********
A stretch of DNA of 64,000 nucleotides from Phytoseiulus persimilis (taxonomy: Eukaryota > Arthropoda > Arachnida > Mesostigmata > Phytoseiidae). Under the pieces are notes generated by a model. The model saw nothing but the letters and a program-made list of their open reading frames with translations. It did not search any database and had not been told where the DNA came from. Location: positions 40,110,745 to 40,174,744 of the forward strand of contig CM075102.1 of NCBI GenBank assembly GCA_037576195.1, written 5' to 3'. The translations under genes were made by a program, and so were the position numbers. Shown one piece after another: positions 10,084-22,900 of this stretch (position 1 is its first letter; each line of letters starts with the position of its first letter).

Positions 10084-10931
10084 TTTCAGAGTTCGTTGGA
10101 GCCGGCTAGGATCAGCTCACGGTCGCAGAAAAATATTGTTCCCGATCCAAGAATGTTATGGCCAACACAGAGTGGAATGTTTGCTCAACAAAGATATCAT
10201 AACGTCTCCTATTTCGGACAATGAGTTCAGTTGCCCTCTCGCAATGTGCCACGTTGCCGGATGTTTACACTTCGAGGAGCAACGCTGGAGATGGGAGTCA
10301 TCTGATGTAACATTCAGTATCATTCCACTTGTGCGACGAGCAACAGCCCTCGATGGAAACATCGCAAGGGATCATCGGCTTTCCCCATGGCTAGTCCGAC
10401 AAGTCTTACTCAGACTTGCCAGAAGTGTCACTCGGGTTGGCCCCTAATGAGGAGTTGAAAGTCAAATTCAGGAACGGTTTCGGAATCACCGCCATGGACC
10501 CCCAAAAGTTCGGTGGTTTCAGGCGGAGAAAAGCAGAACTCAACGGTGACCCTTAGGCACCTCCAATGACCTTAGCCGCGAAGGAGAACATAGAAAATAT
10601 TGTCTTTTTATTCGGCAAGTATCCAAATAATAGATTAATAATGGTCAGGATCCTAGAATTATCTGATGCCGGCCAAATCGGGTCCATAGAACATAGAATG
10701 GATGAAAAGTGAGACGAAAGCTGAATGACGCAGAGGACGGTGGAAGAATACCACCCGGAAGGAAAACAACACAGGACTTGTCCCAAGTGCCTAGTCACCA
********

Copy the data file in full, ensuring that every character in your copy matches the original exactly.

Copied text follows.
A stretch of DNA of 64,000 nucleotides from Phytoseiulus persimilis (taxonomy: Eukaryota > Arthropoda > Arachnida > Mesostigmata > Phytoseiidae). Under the pieces are notes generated by a model. The model saw nothing but the letters and a program-made list of their open reading frames with translations. It did not search any database and had not been told where the DNA came from. Location: positions 40,110,745 to 40,174,744 of the forward strand of contig CM075102.1 of NCBI GenBank assembly GCA_037576195.1, written 5' to 3'. The translations under genes were made by a program, and so were the position numbers. Shown one piece after another: positions 10,084-22,900 of this stretch (position 1 is its first letter; each line of letters starts with the position of its first letter).

Positions 10084-10931
10084 TTTCAGAGTTCGTTGGA
10101 GCCGGCTAGGATCAGCTCACGGTCGCAGAAAAATATTGTTCCCGATCCAAGAATGTTATGGCCAACACAGAGTGGAATGTTTGCTCAACAAAGATATCAT
10201 AACGTCTCCTATTTCGGACAATGAGTTCAGTTGCCCTCTCGCAATGTGCCACGTTGCCGGATGTTTACACTTCGAGGAGCAACGCTGGAGATGGGAGTCA
10301 TCTGATGTAACATTCAGTATCATTCCACTTGTGCGACGAGCAACAGCCCTCGATGGAAACATCGCAAGGGATCATCGGCTTTCCCCATGGCTAGTCCGAC
10401 AAGTCTTACTCAGACTTGCCAGAAGTGTCACTCGGGTTGGCCCCTAATGAGGAGTTGAAAGTCAAATTCAGGAACGGTTTCGGAATCACCGCCATGGACC
10501 CCCAAAAGTTCGGTGGTTTCAGGCGGAGAAAAGCAGAACTCAACGGTGACCCTTAGGCACCTCCAATGACCTTAGCCGCGAAGGAGAACATAGAAAATAT
10601 TGTCTTTTTATTCGGCAAGTATCCAAATAATAGATTAATAATGGTCAGGATCCTAGAATTATCTGATGCCGGCCAAATCGGGTCCATAGAACATAGAATG
10701 GATGAAAAGTGAGACGAAAGCTGAATGACGCAGAGGACGGTGGAAGAATACCACCCGGAAGGAAAACAACACAGGACTTGTCCCAAGTGCCTAGTCACCA